When I look back at my own expectations from early 2020 about how the year would evolve I feel like I was naive. I could see the impact of Covid-19 building across Asia and Europe before this unique event began to directly impact me directly. The biggest tech innovation that made its mark in not only 2020 but will also be ringing in throughout 2021 is not new but instead is one that has been around for ages.
Video conferencing that had been mostly relegated to the business world is now in everyone’s lexicon. While Apple tried to democratize access to video conferencing through FaceTime for years, the sudden and protracted stay at home orders and work from home directives have forced millions to turn to video conferencing. It doesn’t make a difference whether you use Zoom, Google Meet, Microsoft Teams, or some other provider. Video conferencing has probably been dominating your work and personal life for the past several months.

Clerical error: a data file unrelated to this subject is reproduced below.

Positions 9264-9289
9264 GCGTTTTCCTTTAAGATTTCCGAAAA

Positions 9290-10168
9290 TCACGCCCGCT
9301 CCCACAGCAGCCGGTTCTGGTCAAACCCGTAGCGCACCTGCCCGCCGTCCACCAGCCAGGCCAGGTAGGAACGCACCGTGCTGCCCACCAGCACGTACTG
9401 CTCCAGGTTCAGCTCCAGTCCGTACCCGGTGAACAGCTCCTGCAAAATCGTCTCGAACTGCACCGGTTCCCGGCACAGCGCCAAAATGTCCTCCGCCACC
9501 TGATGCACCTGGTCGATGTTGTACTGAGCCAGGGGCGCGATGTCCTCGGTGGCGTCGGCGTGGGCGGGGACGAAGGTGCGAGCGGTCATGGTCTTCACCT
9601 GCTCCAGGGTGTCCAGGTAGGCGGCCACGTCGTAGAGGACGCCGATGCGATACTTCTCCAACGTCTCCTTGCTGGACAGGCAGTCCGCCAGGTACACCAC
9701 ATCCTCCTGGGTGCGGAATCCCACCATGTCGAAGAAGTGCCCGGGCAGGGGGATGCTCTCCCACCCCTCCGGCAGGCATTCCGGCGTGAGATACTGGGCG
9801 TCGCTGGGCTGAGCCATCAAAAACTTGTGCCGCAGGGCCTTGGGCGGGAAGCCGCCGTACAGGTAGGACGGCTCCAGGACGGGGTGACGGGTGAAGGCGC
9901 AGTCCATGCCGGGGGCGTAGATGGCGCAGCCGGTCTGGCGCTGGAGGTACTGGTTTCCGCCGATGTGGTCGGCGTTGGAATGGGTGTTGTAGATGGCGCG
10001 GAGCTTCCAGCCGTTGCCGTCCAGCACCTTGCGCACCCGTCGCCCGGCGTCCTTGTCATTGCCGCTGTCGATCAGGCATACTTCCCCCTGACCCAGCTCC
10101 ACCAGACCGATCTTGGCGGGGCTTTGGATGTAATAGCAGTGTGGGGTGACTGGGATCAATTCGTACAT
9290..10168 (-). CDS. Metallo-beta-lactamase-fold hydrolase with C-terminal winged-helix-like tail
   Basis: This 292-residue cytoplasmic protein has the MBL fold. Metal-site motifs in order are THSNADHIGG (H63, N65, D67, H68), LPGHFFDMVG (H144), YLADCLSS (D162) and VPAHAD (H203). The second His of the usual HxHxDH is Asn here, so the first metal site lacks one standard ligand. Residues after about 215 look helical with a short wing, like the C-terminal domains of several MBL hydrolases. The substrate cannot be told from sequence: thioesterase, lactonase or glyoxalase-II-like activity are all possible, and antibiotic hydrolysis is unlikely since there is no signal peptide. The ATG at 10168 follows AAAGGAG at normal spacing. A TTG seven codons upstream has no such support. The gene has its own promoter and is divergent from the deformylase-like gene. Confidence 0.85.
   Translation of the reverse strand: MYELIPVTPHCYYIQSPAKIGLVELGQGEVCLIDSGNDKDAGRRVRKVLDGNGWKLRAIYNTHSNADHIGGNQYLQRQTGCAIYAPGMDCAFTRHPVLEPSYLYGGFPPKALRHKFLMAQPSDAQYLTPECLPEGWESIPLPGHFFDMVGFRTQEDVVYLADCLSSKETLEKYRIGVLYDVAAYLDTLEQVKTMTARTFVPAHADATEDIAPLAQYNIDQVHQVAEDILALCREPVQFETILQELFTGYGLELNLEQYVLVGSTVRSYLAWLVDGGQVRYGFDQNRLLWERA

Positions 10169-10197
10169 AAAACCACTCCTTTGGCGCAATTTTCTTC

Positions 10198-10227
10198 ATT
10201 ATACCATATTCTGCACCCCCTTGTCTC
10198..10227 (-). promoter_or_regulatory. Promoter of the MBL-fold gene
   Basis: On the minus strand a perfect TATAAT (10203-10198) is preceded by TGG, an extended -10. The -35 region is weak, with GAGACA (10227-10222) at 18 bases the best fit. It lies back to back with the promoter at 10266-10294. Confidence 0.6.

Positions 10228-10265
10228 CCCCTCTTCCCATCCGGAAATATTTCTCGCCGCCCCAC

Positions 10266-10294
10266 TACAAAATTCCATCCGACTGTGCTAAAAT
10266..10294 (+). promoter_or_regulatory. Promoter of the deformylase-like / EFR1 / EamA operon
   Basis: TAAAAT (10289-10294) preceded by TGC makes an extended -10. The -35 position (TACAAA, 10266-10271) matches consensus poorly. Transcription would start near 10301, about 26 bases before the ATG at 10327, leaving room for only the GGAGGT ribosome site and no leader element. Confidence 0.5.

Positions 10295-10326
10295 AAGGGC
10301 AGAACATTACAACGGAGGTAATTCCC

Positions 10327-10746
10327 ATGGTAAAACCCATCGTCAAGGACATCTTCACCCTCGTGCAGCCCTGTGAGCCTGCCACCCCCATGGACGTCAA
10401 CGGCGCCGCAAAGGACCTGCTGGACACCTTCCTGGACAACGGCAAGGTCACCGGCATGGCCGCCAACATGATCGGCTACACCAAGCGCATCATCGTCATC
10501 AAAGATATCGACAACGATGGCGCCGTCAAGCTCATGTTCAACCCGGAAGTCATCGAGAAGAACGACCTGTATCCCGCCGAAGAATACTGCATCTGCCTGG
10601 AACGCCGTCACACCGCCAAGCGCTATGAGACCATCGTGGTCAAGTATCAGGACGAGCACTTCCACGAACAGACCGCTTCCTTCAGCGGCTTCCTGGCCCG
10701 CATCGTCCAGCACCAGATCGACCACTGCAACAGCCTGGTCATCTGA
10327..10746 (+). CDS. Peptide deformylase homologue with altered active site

I live on Google Meet for work with an occasional dip into Zoom or Teams depending on who may have organized my next meeting. In my personal life, my extended family has been having shared dinners almost weekly over one video conferencing software or another.
We are all still seeing how this situation evolves but I assure you that video conferencing will continue to be a rising star through the rest of 2021.
9. How do you prepare for an AI-Centric world?
I’m not ready to put on my tin-foil hat and throw away my smart phone but an AI-centric world is not something that we can opt out of right now.